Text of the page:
Valve springs indeed represent an attractive entry point for titanium into the automotive engines for the mass market. The potential for reduction of overall engine height offers a benefit where space is constrained. Combined with titanium valves and valve retainers further savings are possible, less spring power being required to prevent ‘valve bounce’ at high engine speeds. Alternatively, titanium can be used without incurring a weight penalty to increase the spring load and permit a more rapid valve motion and greater rpm. The use of lower spring loads with lighter valves reduces the friction of the valve system that is typically about 20-25% of the total mechanical friction of the engine. Lowering friction without compromise to engine power output gives improved engine efficiency, less noise and reduced fuel consumption. Estimates of fuel savings vary from 2% to 4% according to engine type, with greater levels of improvement possible in engines with four valves per cylinder, where twice the number of moving parts and sliding faces generates a greater part of the overall engine friction. Surface treatment to improve the wear resistance of titanium alloys is a key to successful application overall in the valve train. Exhaust valves present a particular challenge to provide oxidation and creep resistance at high operating temperatures.

Suspension Springs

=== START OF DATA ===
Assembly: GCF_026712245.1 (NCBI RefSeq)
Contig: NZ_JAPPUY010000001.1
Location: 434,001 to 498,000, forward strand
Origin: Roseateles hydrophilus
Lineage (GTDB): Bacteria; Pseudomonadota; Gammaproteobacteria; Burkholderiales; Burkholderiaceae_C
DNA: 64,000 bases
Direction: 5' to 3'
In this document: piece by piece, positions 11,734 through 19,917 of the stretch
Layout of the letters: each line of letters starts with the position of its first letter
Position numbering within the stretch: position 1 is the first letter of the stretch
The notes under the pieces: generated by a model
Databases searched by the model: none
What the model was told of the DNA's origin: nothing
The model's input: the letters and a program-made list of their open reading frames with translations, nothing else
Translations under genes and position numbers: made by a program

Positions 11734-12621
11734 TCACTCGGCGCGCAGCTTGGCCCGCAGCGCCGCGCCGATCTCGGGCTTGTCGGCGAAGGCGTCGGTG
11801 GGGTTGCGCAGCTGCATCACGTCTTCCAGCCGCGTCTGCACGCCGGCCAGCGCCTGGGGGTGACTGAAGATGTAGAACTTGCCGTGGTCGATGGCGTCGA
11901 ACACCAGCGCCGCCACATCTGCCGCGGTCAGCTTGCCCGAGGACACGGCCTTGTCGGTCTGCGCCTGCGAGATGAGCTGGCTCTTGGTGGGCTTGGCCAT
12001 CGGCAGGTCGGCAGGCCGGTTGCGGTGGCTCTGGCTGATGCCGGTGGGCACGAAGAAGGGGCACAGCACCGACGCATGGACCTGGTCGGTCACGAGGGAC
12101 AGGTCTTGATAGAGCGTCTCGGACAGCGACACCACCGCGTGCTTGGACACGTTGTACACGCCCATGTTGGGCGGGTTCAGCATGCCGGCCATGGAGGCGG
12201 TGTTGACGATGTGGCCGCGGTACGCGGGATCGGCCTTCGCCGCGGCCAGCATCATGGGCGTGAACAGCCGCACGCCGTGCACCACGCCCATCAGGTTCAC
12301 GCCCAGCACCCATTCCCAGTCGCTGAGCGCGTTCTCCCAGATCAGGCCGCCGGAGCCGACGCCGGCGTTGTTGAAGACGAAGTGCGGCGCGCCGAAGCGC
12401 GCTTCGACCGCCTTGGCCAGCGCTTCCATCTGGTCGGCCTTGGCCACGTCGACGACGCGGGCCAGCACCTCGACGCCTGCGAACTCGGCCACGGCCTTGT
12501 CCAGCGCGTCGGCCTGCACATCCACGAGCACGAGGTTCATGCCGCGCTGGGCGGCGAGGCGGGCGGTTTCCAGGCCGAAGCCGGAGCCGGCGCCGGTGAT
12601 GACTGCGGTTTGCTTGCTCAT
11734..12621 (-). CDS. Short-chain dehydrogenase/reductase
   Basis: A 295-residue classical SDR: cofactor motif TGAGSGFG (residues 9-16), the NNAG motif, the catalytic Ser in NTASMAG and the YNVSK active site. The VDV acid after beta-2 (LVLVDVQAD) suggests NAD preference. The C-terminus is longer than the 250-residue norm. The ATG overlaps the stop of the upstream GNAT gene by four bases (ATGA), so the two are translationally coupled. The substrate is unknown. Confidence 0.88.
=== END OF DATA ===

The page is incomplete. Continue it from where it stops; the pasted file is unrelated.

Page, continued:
Titanium suspension springs offer significant opportunity for savings of weight and space. A typical helical spring design in titanium when compared to a steel version will reduce the weight by upwards of 70% (4.12 kg to 1.36 kg in one example). Rigorous schedules of on and off-road testing are being conducted. Although the mass market of private cars is a clear target for the wider use of titanium suspension springs, applications of comparable importance exist for public service vehicles and freight haulage. Additional carrying space, reduction of weight, and saving of fuel may permit increasing payload or greater operating range and more revenue. A case study conducted in the US on a long haul freight vehicle showed a weight saving with titanium springs of 140 kg, for an additional outlay of £1000 (US$1500) on the cost of the truck. Turning the weight saved into cargo over a typical 600 trips produces added revenue of £8000 (US$12000) and a net annual return on investment of some 20%! The corrosion resistance of titanium alloys is an added benefit to service life for springs on equipment, even if it is only occasionally operated in aggressive conditions. Corrosion fatigue is the probable cause of the majority of steel suspension spring failures in motor vehicles.